Who Is Rahim Charania? Hint: Covingtonwood.
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A captain in Georgia's clean energy industry is getting Hollywood stars in his eyes. In this case, out in Covington with a massive movie studio project.
Rahim Charania, founder and CEO of American Fueling Systems, is eyeing a 700k SF mixed-use movie and post-production studio on a 160-acre plot off John R. Williams Highway, just west of Oxford College, in Covington. The $110M project, according to documents filed with the Georgia Department of Community Affairs, will include pre- and post-production filming and editing studios and office space.
Rahim says the details on the project, Three Ring Studios, have not been pinned down at this point, nor has he secured agreements with any studios or financing for the project.
“Right now, everything is so much in the air,” he says. But Rahim has turned at least one startup into a success.
In 2011, he started AFS and quickly created a small empire in the alternative fuels industry, including providing compressed natural gas, liquefied natural gas and transport to the energy sector. Last year, he was recognized as Business Person of the Year by the Metro Atlanta Chamber.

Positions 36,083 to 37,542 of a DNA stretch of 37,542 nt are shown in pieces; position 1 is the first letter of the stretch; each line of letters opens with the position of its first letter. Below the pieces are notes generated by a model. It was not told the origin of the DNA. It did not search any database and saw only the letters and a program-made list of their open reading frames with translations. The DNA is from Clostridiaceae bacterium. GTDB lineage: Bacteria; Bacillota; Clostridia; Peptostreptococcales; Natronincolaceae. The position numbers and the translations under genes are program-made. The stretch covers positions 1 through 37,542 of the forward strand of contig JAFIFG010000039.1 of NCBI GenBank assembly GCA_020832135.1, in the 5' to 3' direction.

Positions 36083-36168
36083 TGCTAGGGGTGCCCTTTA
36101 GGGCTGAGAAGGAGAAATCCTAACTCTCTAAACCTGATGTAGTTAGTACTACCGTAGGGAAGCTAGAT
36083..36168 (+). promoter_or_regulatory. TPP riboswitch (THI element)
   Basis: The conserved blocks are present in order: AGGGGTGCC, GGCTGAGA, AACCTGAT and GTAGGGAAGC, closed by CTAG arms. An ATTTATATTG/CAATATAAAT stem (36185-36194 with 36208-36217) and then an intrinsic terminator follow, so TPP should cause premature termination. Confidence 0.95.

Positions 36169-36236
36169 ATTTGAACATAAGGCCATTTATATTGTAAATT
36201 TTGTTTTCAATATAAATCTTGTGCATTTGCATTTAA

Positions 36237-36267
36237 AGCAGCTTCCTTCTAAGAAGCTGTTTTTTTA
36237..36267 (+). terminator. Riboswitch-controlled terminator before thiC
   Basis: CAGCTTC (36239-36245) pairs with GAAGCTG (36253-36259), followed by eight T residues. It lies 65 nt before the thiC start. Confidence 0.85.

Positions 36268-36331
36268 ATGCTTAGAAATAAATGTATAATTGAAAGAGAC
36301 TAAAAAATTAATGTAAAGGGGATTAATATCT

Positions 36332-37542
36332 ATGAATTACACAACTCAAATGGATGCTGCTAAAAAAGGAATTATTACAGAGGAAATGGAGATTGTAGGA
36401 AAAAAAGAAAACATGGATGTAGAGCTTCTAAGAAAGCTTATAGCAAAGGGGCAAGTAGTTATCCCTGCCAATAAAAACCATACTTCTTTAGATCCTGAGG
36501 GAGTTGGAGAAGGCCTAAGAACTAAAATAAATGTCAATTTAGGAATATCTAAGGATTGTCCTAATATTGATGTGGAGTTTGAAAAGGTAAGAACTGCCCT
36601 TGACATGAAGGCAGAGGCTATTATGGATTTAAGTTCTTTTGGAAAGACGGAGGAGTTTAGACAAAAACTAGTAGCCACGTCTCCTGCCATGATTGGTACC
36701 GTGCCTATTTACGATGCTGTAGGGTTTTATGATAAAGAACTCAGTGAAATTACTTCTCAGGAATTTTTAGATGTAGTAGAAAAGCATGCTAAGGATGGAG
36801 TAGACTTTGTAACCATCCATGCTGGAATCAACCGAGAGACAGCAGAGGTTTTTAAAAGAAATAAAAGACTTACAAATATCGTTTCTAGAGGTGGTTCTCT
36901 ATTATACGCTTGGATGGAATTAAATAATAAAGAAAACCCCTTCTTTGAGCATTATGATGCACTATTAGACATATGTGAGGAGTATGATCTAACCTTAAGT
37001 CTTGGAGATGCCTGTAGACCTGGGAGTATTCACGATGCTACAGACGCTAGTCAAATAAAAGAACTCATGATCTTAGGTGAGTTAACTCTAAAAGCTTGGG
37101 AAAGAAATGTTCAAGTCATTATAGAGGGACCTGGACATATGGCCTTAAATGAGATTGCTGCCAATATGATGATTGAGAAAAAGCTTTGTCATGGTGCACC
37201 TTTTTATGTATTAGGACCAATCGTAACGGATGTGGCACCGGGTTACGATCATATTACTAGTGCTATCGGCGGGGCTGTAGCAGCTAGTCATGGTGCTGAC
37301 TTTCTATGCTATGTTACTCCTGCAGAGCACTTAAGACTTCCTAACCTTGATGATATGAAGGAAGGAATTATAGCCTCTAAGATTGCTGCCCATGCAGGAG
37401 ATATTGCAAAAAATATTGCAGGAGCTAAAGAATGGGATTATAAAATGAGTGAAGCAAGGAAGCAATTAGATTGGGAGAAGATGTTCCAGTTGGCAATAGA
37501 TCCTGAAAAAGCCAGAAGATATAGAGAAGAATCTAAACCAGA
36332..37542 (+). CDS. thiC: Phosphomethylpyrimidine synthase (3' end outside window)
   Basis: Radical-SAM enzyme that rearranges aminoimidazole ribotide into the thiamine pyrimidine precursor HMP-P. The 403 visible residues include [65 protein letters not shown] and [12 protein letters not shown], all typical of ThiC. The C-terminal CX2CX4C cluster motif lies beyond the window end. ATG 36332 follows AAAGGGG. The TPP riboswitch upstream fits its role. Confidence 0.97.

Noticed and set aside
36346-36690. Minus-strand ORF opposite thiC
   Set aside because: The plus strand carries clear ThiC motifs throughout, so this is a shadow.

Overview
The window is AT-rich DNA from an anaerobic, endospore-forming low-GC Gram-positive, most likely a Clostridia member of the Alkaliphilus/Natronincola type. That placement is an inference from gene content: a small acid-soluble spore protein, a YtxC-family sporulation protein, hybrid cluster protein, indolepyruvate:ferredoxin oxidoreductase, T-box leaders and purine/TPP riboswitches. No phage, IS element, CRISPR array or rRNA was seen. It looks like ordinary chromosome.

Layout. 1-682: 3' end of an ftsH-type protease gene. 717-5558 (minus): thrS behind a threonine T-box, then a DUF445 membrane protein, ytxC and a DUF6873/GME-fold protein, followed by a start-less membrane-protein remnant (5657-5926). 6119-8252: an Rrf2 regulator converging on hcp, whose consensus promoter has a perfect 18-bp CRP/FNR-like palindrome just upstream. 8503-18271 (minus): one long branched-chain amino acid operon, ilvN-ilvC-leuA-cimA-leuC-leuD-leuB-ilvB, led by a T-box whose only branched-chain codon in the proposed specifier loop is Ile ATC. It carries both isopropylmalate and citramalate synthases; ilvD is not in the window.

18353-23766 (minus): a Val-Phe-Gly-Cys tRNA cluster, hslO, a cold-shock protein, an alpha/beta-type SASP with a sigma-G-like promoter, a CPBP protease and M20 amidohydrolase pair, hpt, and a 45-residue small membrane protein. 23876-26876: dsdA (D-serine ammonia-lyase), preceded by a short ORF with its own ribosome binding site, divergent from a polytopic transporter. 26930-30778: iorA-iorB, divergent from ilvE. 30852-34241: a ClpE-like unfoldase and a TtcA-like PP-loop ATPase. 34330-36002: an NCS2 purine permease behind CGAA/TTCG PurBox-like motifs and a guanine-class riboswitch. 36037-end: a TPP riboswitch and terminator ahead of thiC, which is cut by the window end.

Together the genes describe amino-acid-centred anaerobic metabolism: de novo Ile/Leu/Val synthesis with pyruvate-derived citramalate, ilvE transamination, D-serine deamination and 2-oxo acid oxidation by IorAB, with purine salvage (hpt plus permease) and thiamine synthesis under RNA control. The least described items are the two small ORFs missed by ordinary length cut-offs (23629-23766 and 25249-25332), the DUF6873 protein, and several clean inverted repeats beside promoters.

Rahim and his co-investors are the most recent to have land tied up in Atlanta with Hollywood stars in their eyes. Atlanta is home to a host of successful film studios—Pinewood, Stageworks, EUE Screen Gems—but there are still more planned or freshly delivered, such as Integral Group's Third Rail Studios that is nearing completion at the former GM site in Doraville, and Jacoby Development's long-planned studio in Norcross.
And, most recently, local developer Stephen Macauley (above)—who helped Integral with its GM development—announced plans for a $300M project at a shuttered Sears Roebuck & Co warehouse in Tucker that would include a movie studio as well.
Rahim says he and his co-investors on the Covington property were eyeing it for other potential uses. But the sheer size of the plot just continued to make more sense to cater to Georgia's burgeoning film production industry—where more than 30 TV shows and movies were in production as of this month alone.
And Covington has a pedigree with Hollywood, not only being the site for the popular TV show The Vampire Diaries (a scene here from season 4 in the episode "The Five," filmed at Orna Villa in Oxford), but also with the '80s TV show In The Heat of the Night, during a time when local film production was still largely a dream. “The [studio] market already knows the area,” Rahim says.